- The Washington Times - Monday, November 23, 2015

ANALYSIS/OPINION

Well, the Lord and the ancestors obviously willing, the creek didn’t rise and overwhelm, so it’s Thanksgiving again. Time for the four Fs: faith, family, food and football.

So let’s begin in order of priority, which means thanks and gratitude are first up.

Lots of us will be giving thanks for global peace. Sure, with all the violence, terrorist attacks, suicides and assorted madness, the world might not seem very peaceful.

D.C. Police Chief Cathy L. Lanier, by example, didn’t seem like she wants to add “peace officer” to her CV during a “60 Minutes” interview when advising people who find themselves near an active shooter.

“Your options are run, hide or fight,” Chief Lanier said. “I always say if you can get out, getting out is your best option. If you’re in a position to try and take the gunman down, to take the gunman out — it’s the best option for saving lives before police can get there.”

Give thanks that things aren’t worse, because they could be. For one, D.C. officials only want the bad guys to access guns. For another, if the guy who took down the gunman is standing with a weapon in his hand when the cops arrive, who’s the threat in the eyes of the armed police?

Be thankful for peace.

Give thanks for the bounty, the hands that prepared it and the fact that you are sharing it with family.

Remember, there are lots of folks who won’t be sharing this Thanksgiving with their spouses, parents and children. Members of our armed forces are elsewhere fighting on our behalf and on the behalf of others. Also, Al Gore can’t run the Internet by himself, so his helpers are handling details big and small for our online shopping as the retail world tries to ensure that Black Friday wipes out any red ink.

Meanwhile, as we become poll-dependent to find out who’s ahead in the run for president, I decided to conduct a poll of my own: sweet potato pie or pumpkin pie for Thanksgiving?

I admit, the “Patti pie” sparked my curiosity. You’ve heard or read about it, yes?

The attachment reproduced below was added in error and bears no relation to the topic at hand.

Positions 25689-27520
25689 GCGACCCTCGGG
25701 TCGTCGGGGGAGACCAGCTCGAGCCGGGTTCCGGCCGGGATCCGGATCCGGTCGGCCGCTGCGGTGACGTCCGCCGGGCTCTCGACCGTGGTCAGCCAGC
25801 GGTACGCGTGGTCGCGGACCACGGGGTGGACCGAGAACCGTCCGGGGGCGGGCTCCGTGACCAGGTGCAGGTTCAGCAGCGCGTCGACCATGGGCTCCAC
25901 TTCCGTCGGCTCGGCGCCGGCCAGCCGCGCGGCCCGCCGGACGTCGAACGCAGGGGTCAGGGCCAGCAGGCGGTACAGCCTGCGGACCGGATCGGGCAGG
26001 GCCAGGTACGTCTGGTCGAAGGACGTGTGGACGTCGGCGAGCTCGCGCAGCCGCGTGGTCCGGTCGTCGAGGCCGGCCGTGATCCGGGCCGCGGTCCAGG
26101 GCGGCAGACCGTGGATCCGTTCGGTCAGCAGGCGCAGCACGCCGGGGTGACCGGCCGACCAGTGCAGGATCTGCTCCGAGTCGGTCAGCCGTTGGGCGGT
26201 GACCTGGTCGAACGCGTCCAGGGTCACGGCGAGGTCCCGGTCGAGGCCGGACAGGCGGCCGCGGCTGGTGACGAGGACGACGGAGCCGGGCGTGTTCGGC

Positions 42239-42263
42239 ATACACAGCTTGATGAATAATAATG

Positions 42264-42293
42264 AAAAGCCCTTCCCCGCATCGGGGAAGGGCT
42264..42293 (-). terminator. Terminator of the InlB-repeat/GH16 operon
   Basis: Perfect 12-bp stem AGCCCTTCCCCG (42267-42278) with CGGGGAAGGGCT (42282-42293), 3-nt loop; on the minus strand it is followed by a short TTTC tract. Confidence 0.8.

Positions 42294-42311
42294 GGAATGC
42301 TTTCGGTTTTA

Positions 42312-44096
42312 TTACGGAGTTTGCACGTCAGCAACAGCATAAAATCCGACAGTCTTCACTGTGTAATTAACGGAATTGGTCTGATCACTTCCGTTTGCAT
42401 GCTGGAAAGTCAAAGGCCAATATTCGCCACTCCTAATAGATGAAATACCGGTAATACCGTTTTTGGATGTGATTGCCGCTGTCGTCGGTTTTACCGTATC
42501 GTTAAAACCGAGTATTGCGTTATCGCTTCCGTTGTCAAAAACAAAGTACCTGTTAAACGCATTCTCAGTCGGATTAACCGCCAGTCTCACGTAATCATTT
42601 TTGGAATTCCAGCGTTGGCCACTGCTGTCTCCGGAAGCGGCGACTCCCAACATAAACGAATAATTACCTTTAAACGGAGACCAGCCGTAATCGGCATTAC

Well, in case you missed it, here’s the backstory: A young Wal-Mart manager named Kinna Thomas, who became a senior buyer for cakes and pies, began testing her family’s sweet potato pie recipe on her coworkers “to raise the retailer’s bakery game a few notches,” according to Forbes.com. She also Googled “pie” and “Patti” — as in LaBelle, as in gospel singer, cookbook author and Baptist — and voila! Wal-Mart and Patti have a deal, with Patti’s touches of cinnamon a thicker crust and a different texture.

Well, the pie was a hit, partly thanks to James Wright Chanel, who sang the sensations of Patti and her pie on YouTube, garnering more than 2 million hits. Patti pies began vacating Wal-Mart’s shelves easier than most of us would let the words “Voulez-vous coucher avec moi ce soir” roll off our tongues.

I would rather speak those somewhat naughty words than have pumpkin pie on my tongue. I’m serious.

I don’t get the pumpkin pie thing anyway, other than squash is supposedly native to North America, while sweet potatoes and yams are South American and African. In fact, the U.S. Department of Agriculture insists that yams, even if bought in America, be labeled sweet potatoes. We call sweet potato pies “sweet potato pies” and candied yams “candied yams” because yams are not sweet. We’ve always doctored them up with honey, molasses, butter and spices similar to those that are used in sweet potato pies.

And, as I said, I conducted a poll. Most of my male co-workers who were polled preferred pumpkin, a couple said both, and one said he’d never heard of sweet potato pie. “What a terrible waste of sweet potatoes,” he said.

Of those two dozen or so I asked at a regional Giant food store, all but one said pumpkin.

Our family — all five of the current living generations — were weaned on sweet potato pie. Some have put their own twists on it, like pecans and whipped cream, while I am a purist, having been intimidated for many, many years by learning to make the perfect crust. Fortunately, I began studying my mom, my aunts and my godmother, wonderful cooks and bakers who, ahem, do not use a lot measuring cups and spoons.

But pumpkin pie? Having never been a fan of any squash, I cannot even imagine what pumpkin pie tastes like, and if I ate it as a child or unwittingly, I immediately and politely relieved my taste buds of the misery.

I do, though, appreciate that the American Indians, Pilgrims and colonists ate pumpkin pie when they broke bread together.

As for the football, suffice it say that while my Washington Redskins still can’t get things together, the Cowboys’ heritage stems from boosting ticket sales. Plus, football is a man’s game, a game that calls for the guys on the gridiron to be tougher than nails, not home roasting a turkey after its cavity is dressed with oyster stuffing.

Thank goodness the National Football League now gives homage with three games.

All in all, tradition + heritage = Thanksgiving.

Gobble, gobble.

Deborah Simmons can be reached at [email protected]

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